When taken as recommended, acetaminophen has long been believed to have a low risk of side effects. Taking higher doses, however, brings an increased risk of liver or kidney damage. This risk is higher for individuals who have existing liver disease or long-term alcohol use. In fact, recent research suggests the recommended dose for long-term acetaminophen use should be lowered — from 4 to 2 grams a day — for individuals in these populations due to the risk of liver problems.
Talk with your doctor before adopting oral pain relievers for long-term daily use. He or she can help evaluate your risk factors and recommend a safe dose and schedule.
- Topical pain relievers. Topical analgesics are creams, gels, sprays and patches that are applied to the skin at the area where you feel pain — such as on painful joints or strained muscles. Topical pain relievers such as diclofenac (Voltaren, Solaraze) and salicylates (Bengay, Icy Hot, others) can help reduce mild to moderate pain without serious side effects — in part because they are applied locally instead of being circulated through the body. They are often recommended for older people who have a greater risk of side effects from oral pain relievers.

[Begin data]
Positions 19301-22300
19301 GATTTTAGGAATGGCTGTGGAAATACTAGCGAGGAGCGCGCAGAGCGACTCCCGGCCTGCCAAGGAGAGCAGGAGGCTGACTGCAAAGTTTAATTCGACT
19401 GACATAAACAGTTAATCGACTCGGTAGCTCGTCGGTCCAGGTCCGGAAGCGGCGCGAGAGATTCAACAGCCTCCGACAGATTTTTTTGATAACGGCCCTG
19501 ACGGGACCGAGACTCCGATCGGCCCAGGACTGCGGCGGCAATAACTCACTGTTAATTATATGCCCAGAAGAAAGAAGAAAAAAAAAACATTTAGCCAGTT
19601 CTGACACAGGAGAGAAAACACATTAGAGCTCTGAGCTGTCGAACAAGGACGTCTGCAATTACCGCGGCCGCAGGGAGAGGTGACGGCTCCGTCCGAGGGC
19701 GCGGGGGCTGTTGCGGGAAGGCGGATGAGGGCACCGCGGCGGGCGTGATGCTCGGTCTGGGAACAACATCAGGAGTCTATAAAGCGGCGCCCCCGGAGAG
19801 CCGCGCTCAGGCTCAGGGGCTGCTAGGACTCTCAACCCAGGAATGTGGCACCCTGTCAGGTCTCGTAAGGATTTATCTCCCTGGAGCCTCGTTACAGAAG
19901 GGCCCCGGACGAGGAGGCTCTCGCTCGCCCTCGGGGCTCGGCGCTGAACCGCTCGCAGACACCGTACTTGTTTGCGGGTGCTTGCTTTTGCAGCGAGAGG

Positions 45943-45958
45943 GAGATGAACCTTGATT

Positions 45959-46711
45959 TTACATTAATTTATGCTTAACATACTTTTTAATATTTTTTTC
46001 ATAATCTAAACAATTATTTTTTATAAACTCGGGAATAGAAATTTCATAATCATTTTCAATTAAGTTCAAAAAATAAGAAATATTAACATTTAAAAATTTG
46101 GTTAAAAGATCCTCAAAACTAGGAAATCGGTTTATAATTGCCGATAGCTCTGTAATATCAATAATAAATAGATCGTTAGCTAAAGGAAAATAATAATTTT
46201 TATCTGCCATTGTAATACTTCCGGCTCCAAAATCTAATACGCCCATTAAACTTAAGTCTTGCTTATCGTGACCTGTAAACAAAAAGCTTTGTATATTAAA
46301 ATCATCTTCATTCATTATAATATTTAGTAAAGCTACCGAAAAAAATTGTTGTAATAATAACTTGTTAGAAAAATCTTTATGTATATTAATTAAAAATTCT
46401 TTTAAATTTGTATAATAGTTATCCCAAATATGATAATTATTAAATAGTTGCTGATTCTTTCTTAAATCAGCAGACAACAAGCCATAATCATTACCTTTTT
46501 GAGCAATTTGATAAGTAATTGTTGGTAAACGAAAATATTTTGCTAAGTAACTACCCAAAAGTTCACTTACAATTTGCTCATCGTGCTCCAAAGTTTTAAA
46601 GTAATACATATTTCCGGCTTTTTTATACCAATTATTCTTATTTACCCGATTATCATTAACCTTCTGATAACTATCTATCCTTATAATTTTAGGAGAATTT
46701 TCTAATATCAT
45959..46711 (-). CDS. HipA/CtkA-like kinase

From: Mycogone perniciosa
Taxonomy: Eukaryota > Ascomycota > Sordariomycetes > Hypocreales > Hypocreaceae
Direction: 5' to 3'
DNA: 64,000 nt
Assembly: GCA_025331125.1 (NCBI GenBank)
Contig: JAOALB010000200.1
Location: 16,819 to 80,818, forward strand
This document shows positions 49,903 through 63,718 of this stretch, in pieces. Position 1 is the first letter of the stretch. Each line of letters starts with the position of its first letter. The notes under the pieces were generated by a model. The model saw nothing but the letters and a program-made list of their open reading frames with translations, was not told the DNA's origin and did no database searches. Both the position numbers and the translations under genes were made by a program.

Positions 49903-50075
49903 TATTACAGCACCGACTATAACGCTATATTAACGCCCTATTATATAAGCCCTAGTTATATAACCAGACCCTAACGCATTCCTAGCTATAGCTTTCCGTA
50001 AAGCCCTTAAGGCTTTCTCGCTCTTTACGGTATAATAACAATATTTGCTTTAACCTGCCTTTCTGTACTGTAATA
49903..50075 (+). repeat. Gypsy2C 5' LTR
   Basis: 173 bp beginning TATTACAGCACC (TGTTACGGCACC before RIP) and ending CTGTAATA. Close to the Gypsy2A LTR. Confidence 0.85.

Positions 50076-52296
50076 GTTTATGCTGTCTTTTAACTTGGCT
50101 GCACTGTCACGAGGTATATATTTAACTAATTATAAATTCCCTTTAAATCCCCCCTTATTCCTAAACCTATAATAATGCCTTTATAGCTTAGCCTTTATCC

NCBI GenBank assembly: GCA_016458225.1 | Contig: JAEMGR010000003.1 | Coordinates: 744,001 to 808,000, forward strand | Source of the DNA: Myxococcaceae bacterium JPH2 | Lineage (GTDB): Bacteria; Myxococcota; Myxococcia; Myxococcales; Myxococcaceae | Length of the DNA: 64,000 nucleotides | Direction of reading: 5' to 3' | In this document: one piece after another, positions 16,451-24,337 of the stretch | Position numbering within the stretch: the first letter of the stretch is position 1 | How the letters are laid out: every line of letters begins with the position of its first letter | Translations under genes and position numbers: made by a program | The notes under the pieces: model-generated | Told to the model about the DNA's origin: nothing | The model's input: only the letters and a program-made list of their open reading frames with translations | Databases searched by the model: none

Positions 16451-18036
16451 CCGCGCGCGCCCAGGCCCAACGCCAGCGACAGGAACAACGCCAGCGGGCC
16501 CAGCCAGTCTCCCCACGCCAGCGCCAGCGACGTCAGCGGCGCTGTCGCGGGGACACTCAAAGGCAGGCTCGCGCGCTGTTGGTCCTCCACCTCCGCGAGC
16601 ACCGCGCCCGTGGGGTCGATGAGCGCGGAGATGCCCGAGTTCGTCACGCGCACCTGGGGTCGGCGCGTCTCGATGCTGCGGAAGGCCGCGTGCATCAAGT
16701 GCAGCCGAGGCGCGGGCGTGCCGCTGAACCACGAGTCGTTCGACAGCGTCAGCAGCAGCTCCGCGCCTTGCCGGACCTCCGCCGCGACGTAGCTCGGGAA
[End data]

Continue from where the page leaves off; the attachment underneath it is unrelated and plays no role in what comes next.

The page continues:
Applying heat and cold
Sometimes relief can be a frozen bag of peas or a hot bath. This is because applying heat and cold can often help ease joint pain, back strains, neck pain and other types of pain.
Here's how these methods work:
- Cold can numb pain by causing blood vessels to constrict, which helps reduce swelling. That's why, when you experience an injury — whether it's a bee sting or a sprained ankle — icing is often a good first choice. You can use an ice pack or a bag of frozen vegetables, or you can submerge the affected area in a container of ice water.
- Heat, on the other hand, is a muscle relaxer. Heat helps loosen tense muscles, which contributes to pain relief. Heat also increases blood flow to an injury, which can help promote healing. Sources of heat can be a heating pad or a warm bath.
You may find that cold or heat provides more relief. Or you can alternate the two, ending with the cold treatment.
Unfortunately, simply applying heat or cold often doesn't completely resolve pain. It's more likely to lessen its severity and reduce inflammation. But in many cases, a heating pad or ice pack can be applied in addition to other pain treatments, such as analgesics, to increase the chances of relief.